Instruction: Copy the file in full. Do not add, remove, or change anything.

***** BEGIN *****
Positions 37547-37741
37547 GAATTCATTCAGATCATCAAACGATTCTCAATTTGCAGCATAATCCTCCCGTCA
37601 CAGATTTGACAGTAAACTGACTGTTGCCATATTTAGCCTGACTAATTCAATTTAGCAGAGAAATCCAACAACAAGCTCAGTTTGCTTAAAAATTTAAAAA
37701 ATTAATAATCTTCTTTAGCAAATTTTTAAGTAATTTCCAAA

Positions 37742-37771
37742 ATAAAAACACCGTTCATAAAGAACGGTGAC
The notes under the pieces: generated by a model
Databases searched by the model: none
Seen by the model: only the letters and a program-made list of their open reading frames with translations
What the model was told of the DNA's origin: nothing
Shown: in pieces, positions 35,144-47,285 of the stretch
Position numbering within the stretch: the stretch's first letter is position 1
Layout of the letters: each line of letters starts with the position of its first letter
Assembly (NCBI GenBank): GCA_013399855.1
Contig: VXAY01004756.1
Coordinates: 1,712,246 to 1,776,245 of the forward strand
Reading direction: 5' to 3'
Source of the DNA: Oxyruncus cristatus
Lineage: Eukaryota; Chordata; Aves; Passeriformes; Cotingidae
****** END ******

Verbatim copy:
Positions 37547-37741
37547 GAATTCATTCAGATCATCAAACGATTCTCAATTTGCAGCATAATCCTCCCGTCA
37601 CAGATTTGACAGTAAACTGACTGTTGCCATATTTAGCCTGACTAATTCAATTTAGCAGAGAAATCCAACAACAAGCTCAGTTTGCTTAAAAATTTAAAAA
37701 ATTAATAATCTTCTTTAGCAAATTTTTAAGTAATTTCCAAA

Positions 37742-37771
37742 ATAAAAACACCGTTCATAAAGAACGGTGAC
The notes under the pieces: generated by a model
Databases searched by the model: none
Seen by the model: only the letters and a program-made list of their open reading frames with translations
What the model was told of the DNA's origin: nothing
Shown: in pieces, positions 35,144-47,285 of the stretch
Position numbering within the stretch: the stretch's first letter is position 1
Layout of the letters: each line of letters starts with the position of its first letter
Assembly (NCBI GenBank): GCA_013399855.1
Contig: VXAY01004756.1
Coordinates: 1,712,246 to 1,776,245 of the forward strand
Reading direction: 5' to 3'
Source of the DNA: Oxyruncus cristatus
Lineage: Eukaryota; Chordata; Aves; Passeriformes; Cotingidae